A day after a military court sentenced former civilian leader Aung San Suu Kyi to six additional years in prison for corruption, the UN’s new special envoy for Myanmar started her maiden visit to the nation on Tuesday.
According to a UN statement released late Monday, Noeleen Heyzer “will focus on addressing the deteriorating situation and immediate concerns as well as other priority areas of her mandate.”
It was unclear whether she would try to meet Suu Kyi or who she would meet among the junta’s top officials.
Suu Kyi received a second prison sentence on Monday from a covert junta court, bringing her total time behind bars to 17 years.
According to a diplomatic source who declined to provide more information, Heyzer is anticipated to hold talks in the capital Naypyidaw, which was constructed by the military.
The generals’ refusal to negotiate has stalled diplomatic efforts to end the crisis, which have been spearheaded by the UN and the regional grouping of ASEAN countries.
When the junta hanged Phyo Zeya Thaw, a former lawmaker from Suu Kyi’s National League for Democracy party, for violating anti-terrorism laws last month, it sparked fresh worldwide outcry.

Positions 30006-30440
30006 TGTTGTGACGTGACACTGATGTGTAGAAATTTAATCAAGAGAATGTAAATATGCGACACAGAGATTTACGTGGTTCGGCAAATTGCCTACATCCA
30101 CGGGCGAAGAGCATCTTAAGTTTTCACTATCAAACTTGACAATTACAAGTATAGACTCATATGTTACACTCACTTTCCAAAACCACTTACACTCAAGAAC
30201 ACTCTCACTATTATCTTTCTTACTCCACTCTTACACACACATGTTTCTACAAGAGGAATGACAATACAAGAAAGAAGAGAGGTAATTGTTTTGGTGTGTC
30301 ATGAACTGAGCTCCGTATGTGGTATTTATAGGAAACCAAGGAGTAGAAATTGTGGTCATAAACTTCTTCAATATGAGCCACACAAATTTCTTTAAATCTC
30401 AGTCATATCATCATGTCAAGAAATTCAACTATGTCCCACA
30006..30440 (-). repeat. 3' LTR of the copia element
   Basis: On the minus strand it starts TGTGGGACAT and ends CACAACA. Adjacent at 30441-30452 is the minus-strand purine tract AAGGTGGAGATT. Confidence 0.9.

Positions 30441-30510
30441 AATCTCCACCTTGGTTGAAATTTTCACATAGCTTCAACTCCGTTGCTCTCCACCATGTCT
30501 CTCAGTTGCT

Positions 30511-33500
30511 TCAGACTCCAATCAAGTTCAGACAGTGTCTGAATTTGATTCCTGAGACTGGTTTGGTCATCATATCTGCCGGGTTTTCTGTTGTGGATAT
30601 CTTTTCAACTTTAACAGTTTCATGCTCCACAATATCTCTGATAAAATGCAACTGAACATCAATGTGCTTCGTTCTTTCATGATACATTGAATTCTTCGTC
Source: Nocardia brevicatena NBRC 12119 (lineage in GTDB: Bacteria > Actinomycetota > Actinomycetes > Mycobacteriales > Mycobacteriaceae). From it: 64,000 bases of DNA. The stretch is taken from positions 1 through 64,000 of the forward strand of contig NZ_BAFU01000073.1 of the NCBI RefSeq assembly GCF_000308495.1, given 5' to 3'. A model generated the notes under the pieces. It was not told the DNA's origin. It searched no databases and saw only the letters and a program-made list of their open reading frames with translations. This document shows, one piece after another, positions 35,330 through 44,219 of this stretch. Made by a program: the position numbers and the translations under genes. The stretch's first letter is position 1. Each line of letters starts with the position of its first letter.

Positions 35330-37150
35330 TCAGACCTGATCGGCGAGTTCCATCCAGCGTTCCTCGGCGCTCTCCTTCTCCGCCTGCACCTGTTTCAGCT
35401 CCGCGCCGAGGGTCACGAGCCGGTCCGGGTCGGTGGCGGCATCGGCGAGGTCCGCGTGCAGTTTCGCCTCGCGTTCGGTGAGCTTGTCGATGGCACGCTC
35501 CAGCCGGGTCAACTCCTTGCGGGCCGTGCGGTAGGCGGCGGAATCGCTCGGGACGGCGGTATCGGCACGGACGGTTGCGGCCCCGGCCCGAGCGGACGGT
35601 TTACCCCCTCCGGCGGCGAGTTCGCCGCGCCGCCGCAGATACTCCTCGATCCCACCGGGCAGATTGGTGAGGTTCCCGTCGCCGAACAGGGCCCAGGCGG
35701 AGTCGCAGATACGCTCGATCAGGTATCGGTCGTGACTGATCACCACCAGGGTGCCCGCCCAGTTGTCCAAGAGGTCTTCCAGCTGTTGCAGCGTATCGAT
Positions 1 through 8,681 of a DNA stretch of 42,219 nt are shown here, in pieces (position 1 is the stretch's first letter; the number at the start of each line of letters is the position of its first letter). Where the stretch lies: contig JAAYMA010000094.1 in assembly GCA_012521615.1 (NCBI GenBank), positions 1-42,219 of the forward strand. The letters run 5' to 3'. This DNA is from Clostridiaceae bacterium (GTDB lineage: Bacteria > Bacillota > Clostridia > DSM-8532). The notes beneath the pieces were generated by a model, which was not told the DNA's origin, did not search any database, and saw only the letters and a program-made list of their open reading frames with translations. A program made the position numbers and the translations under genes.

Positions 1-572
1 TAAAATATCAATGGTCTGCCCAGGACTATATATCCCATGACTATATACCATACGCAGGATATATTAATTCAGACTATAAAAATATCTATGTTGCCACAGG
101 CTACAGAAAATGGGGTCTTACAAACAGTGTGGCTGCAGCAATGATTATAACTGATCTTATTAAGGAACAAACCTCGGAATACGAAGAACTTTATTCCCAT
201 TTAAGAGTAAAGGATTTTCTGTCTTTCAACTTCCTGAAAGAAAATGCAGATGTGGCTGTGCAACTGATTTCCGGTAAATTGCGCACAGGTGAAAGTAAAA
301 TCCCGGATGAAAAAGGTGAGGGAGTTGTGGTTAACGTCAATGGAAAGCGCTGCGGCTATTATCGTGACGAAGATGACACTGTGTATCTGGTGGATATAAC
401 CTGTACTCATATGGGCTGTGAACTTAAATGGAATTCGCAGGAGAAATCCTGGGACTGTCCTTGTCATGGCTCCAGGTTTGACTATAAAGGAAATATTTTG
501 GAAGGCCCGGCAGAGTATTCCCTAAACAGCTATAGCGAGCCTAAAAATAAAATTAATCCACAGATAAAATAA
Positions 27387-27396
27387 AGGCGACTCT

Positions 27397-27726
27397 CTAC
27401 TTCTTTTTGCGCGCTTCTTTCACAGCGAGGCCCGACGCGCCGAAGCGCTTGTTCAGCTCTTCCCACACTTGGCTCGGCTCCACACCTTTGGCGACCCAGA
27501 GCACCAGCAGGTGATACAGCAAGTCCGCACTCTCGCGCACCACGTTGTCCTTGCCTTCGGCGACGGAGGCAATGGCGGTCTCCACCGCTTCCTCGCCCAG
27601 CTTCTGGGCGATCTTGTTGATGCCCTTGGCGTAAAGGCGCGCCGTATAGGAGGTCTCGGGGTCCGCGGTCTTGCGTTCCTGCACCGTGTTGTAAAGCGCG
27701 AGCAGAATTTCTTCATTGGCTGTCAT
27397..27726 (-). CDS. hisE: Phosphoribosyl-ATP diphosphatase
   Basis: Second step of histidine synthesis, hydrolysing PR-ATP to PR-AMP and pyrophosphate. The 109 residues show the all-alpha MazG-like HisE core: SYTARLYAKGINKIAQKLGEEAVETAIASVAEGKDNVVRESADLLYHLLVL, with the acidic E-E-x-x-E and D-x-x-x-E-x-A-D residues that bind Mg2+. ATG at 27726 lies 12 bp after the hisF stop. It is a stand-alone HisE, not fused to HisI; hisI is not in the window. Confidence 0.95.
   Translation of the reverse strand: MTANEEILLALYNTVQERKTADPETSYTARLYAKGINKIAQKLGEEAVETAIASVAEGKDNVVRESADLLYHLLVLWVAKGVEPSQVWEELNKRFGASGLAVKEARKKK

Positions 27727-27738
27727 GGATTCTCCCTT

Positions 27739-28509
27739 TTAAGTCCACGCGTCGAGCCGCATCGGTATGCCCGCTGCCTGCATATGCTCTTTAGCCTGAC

In retaliation, the UN Security Council, which included junta allies Russia and China, condemned the junta in a rare statement.
Last year, UN Secretary-General Antonio Guterres replaced Swiss diplomat Christine Schraner Burgener with Singaporean sociologist Heyzer.
Schraner Burgener was frequently attacked in Myanmar’s state-backed media and had urged on the UN to take “extremely harsh steps” against the military.
The generals had prohibited the Swiss diplomat from entering the nation since the takeover, where she had wanted to meet Suu Kyi.
State media stated in December that the junta had shut down Ms. Christine Schraner Burgener’s office there “since the activities of Ms. Christine Schraner Burgener were ceased.”
It hasn’t yet indicated if Heyzer will be able to open an office.